Ever since Logo unceremoniously dropped “Noah’s Arc” from its lineup – allegedly despite solid ratings – fans of the queer dramedy about a gay, black clique have yearned for the feature film. The two-year wait ends tomorrow when “Noah’s Arc: Jumping the Broom” opens exclusively at the Maple Art Theatre in Bloomfield Hills.
Picking up the plot line a year after the end of the series, at which time Wade (Jensen Atwood) was lying on the side of the road just inches from death, we find that Noah (Darryl Stephens) has nursed his man (Wade has somehow extricated himself from his relationship with Dre, who is not once mentioned in the film) back to health and the two are now getting married in Martha’s Vineyard. And even though there is more than enough material to be mined from that storyline alone, equal screen time is given to the issues and escapades of Noah’s friends.
“Noah’s Arc,” the series, has always suffered from the fact that Logo was only willing to shell out enough dough to produce a scant few episodes each season (12 the first, eight the second – each only 30 minutes). The movie suffers the same fate and at times it feels as if Logo and series creator Patrik-Ian Polk, who co-wrote the screenplay, tried to fit an entire season’s worth of drama into a single film. The movie features plot twists aplenty and, at times, it’s hard to keep up.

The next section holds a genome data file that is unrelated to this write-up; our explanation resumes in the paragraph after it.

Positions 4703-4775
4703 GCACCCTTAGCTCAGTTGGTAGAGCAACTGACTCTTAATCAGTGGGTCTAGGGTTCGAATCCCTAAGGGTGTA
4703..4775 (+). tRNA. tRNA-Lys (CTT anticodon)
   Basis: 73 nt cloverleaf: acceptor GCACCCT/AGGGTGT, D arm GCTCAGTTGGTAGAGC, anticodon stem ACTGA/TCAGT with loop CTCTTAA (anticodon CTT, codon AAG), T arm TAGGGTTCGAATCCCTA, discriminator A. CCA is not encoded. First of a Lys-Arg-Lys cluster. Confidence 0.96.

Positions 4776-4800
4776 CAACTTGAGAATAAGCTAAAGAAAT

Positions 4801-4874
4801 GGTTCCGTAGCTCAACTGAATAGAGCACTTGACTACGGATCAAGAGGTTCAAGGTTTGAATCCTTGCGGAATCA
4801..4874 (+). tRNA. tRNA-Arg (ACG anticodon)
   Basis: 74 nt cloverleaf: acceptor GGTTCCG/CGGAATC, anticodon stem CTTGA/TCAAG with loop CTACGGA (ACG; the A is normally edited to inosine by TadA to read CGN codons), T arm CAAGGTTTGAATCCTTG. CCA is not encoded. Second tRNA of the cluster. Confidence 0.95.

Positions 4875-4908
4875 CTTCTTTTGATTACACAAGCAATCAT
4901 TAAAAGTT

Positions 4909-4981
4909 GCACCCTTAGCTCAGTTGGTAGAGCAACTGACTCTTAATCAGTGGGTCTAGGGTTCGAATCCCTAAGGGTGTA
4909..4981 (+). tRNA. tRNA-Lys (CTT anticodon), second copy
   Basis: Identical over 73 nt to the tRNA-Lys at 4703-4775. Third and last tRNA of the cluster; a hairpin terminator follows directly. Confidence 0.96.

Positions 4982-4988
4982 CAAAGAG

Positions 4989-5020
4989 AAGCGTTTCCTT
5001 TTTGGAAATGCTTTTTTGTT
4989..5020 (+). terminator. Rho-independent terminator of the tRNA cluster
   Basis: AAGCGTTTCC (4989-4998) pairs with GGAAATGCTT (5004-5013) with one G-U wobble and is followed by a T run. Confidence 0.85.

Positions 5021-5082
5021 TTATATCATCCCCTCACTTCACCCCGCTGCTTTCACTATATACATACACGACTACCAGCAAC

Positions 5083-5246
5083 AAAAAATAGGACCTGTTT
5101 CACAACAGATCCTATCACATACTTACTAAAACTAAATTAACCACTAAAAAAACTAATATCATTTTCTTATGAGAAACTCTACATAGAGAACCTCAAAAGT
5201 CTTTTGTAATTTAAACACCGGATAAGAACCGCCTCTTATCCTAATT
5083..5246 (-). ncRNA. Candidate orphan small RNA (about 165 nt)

But it also features all the elements of the series that fans have come to love, from Noah’s far over-the-top fashion sense to a sizzling soundtrack. (The soundtrack was produced by Polk and even features two songs by the legendary Phoebe Snow, who makes an appearance at the end of the film.)
The boys are all as fun – and in many cases flamboyant – as ever, and a welcome addition to the Arc is the absolutely adorable Gary LeRoi Gray. Playing Brandon, a student of Chance’s (Douglas Spearman) who is also the latest boy-toy of Ricky (Christian Vincent), Gray is more than just a tasty helping of eye candy, he also pulls at our heartstrings as we follow his struggle to come out to his parents.
Polk’s screenwriting (he co-wrote the script with novelist John R. Gordon) lacks finesse as he fleshes out this storyline – and a few others – though, and borders at times on maudlin. As a result, interspersed between the love story and the laughs are mini-episodes that read part public-service announcement and part after-school special aimed at troubled gay teens.
Despite its flaws, “Noah’s Arc” the movie holds the same distinction as “Noah’s Arc” the series, and that distinction cannot be overlooked or understated. In short, both are utterly groundbreaking, and never before has such a story been told, at least not with characters who are both black and gay – and equally proud of both. Polk is to be commended for his vision and persistence (he was marketing the series direct to video before signing the deal with Logo). He has created rich and colorful characters that keep us smiling and wanting more.
And that may be the real problem. The film really does tie up all the loose ends in these characters lives – and it reads as the perfect series finale. B
‘Noah’s Arc: Jumping the Broom’
Opens Nov. 7
Maple Art Theatre, Bloomfield Hills